their books. Using dialects of languages surrounding Florence, they made the
basis for the modern Italian language as we know it today. Many of the writers
wrote poems in vernacular literature.
14. The “four humors” – The “four humors” was a medical theory in which the
body must require balance of the humors in order to maintain health. The four
humors were blood (heart), phlegm (brain), black bile (spleen), and yellow bile
(liver). When an individual was healthy, it meant that his humors were in balance.
When out of balance, the humors cause sickness. Doctors prescribed “treatments”
such as diet or herbal medicines to balance out the humors.
15. House of Medici – The House of Medici was the largest bank in Europe in part of
the 15th century. The House of Medici had many controlling interests in European
industries. The House also served as the bankers for the papacy. Though near the
end of the 15th century, the bank suddenly collapsed due to bad leadership and
loans. Eventually, the French expelled the Medici from Florence when they
finally collapsed financially.
16. Humanism – Humanism was an intellectual movement that took place during the
Renaissance. It was based on the study of classical literary works. They also
studied the liberal arts such as ethics, poetry, history, and other humanities.
Petrarch has been called one of the founders of the Italian humanism movement.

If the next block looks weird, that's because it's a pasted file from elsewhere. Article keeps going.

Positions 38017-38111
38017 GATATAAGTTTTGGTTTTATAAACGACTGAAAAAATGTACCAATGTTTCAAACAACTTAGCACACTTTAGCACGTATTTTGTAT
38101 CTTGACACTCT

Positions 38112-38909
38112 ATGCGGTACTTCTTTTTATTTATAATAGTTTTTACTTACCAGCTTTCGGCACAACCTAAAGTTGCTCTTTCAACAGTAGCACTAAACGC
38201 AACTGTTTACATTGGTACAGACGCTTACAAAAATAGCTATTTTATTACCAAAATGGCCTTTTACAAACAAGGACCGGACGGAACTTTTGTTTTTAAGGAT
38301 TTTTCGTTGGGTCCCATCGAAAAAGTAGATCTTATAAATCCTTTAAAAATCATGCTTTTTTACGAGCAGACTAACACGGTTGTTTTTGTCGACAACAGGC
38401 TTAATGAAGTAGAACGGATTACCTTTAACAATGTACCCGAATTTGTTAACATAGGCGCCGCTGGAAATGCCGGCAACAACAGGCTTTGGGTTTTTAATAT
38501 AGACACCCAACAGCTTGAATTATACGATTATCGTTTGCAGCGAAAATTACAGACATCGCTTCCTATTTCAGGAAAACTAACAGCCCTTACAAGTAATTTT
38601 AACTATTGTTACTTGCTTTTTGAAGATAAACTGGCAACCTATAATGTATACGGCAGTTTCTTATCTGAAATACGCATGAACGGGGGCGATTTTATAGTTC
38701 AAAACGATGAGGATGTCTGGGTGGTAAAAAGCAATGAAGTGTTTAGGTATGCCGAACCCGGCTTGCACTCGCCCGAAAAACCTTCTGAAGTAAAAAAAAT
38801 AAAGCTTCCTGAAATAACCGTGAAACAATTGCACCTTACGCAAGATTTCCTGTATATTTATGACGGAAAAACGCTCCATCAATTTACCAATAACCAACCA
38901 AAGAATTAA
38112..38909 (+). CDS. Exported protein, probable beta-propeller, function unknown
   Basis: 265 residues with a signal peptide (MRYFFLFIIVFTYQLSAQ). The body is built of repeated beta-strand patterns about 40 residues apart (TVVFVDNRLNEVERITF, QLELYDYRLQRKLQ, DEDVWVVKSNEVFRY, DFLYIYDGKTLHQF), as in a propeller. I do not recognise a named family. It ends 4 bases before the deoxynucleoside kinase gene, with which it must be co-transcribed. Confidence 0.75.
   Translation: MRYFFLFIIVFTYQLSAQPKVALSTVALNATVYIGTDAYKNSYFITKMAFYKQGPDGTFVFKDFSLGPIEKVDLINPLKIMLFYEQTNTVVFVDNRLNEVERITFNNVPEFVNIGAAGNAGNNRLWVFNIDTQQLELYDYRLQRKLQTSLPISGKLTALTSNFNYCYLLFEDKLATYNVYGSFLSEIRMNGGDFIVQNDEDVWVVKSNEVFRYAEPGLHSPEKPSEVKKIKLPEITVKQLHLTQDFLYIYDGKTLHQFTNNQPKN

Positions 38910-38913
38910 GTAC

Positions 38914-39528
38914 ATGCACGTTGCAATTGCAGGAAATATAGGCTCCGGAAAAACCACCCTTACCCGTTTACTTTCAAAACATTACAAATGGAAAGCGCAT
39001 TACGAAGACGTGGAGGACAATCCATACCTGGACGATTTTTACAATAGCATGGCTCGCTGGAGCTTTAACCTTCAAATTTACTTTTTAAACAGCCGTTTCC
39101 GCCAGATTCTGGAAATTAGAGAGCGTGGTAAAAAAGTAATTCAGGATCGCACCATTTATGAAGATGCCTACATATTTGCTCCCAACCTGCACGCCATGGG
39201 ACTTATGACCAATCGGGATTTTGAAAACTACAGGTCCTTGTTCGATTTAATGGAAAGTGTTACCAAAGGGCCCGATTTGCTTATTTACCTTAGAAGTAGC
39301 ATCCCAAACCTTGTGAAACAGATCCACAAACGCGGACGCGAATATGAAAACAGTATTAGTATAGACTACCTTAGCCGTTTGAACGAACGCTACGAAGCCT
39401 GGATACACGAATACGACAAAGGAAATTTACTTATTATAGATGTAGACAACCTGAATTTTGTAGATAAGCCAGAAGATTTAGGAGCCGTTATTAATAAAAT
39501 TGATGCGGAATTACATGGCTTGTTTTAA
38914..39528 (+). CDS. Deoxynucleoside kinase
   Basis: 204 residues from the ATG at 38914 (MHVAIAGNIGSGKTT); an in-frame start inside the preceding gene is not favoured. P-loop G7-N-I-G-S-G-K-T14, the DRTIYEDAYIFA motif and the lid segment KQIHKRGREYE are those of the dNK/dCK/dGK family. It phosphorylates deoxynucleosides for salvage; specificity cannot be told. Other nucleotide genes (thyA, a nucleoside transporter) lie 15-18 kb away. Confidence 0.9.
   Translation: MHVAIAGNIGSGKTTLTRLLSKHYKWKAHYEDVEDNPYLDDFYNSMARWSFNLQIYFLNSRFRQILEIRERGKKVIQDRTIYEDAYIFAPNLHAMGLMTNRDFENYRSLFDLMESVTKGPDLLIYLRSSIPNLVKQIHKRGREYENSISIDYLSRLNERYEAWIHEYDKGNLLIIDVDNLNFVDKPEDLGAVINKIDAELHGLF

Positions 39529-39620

17. Petrarch – Petrarch was a writer who has been called one of the fathers of the
Italian humanism movement. He did the most to spread and develop the
humanism movement. He was the first to see the Middle Ages as a period of
intellectual darkness. He also helped revive the use of Latin. He searched for
forgotten Latin manuscripts to help better understand the language.
18. “Liberal studies” – Humanism caused a movement that resulted in a better
understanding of education. The core of this new education system was the
“liberal studies”. According to a treatise by Pietro Paolo Vergerio, the liberal
studies were the key to true freedom. Some of the liberal studies taught were
music, grammar, logic, and mathematics.
19. Gutenberg – Johannes Gutenberg of Mainz wrote the book Gutenberg’s Bible.
This book is considered to be the first true book made from a movable type press
in the West. This allowed movable type printing to start becoming more
widespread in Europe.
20. Lorenzo the Magnificent – Lorenzo the Magnificent was a high status citizen in
the city of Florence. His court mainly consisted of scholars and artists. One of the